It's been a love/hate relationship. On the one hand, I am excited to start weaning him in a few weeks. On the other, it's nearing the end of a chapter - one that's been incredibly exhausting and difficult, but yet extremely satisfying. Right from when he finally latched on at hospital to now, where he falls aslepp on my boobs as his last meal before bedtime.

The other day I had to duck into Hyde Park, pull out a blanket as all the benches were taken, sit down and give him a quick feed. He was kicking off in his pram, so I pulled into the park to find a stretch of grass.
Two minutes later a mother, wearing a skirt just like mine, also in her thirties, stopped with her baby to do the exact same thing. We both made eye contact as if to acknowledge each other's plight.
Baby crying, hungry, and this is how we sort it out when running around Kensington High Street with a pram.

I hope I last until 6 months at least. It's a marathon. That's what this is. It's not easy, there have been times when I want to just throw in the towel (and nearly have) on several occasions. It's inconvenient when other mum's can pull out a bottle in the bus or in a class, and I can't.

But that's why it's my marathon. That I need to finish, even though it's been tough and I don't know if I have all the resources I need to go the distance.*

* Oh and! V. IMPORTANT. It's helping me shed the weight. I've lost 4 kilos in 4 weeks. Only 6 to go....


Anonymous said...

I had quite a dip in supply right around 5 months (annoying, when I went back to work) which coincided with a growth spurt from Little Man. Push through, snuggle and feed him as much as you can. My body & supply adjusted and we are still going strong at 9months. Even after introducing solids.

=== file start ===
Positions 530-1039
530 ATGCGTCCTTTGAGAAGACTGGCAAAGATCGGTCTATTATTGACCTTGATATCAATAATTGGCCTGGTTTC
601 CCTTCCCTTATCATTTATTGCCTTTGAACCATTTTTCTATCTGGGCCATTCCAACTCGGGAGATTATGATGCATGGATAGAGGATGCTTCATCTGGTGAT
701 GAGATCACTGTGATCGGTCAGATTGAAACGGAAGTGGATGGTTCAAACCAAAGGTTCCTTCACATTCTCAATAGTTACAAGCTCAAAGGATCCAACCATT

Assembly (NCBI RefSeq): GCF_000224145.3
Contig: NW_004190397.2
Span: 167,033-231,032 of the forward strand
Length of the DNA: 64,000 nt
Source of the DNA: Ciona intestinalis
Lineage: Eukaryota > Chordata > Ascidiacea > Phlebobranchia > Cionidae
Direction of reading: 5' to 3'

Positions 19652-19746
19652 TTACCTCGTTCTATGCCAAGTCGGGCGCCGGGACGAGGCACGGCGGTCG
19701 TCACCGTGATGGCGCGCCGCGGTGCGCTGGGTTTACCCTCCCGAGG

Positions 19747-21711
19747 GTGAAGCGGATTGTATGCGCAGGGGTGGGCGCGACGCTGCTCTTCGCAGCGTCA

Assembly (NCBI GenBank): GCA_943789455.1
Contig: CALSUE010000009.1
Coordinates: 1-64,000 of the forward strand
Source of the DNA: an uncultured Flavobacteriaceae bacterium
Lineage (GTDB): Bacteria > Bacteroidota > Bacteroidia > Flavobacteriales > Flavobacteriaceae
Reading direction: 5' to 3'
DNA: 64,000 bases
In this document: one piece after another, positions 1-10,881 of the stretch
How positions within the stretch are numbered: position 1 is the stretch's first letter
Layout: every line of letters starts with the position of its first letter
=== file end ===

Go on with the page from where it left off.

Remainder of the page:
MeeA said...

I was advised by my midwife/breastfeeding consultant to try to breastfeed more often to build up supply, rather than supplementing with formula. But she also said that it was important to remember that the best thing I could do for myself and my baby was whatever WORKS for us. So supplement away or hang in there and see if your supply increases with the demand (it usually does) or whatever. Just as long as you're both doing well. :)
I was unable to breastfeed my first two babies beyond 2 months because circumstances were just so shit that my milk dried up. So I really loved being able to breastfeed the younger two later on. Both weaned themselves off the breast at around 8/9 months and that was that. I hope you get to enjoy breastfeeding your little man at least a bit longer. But if life has other plans, don't sweat it. Those judgy cows who give other moms a hard time about their choices or circumstances only do it because they feel like complete failures themselves. x

Vannessa said...

My doctor prescribed Espiride for me which, as well as bringing on more milk also acts as an anti-depressant. Brilliant little happy pills!!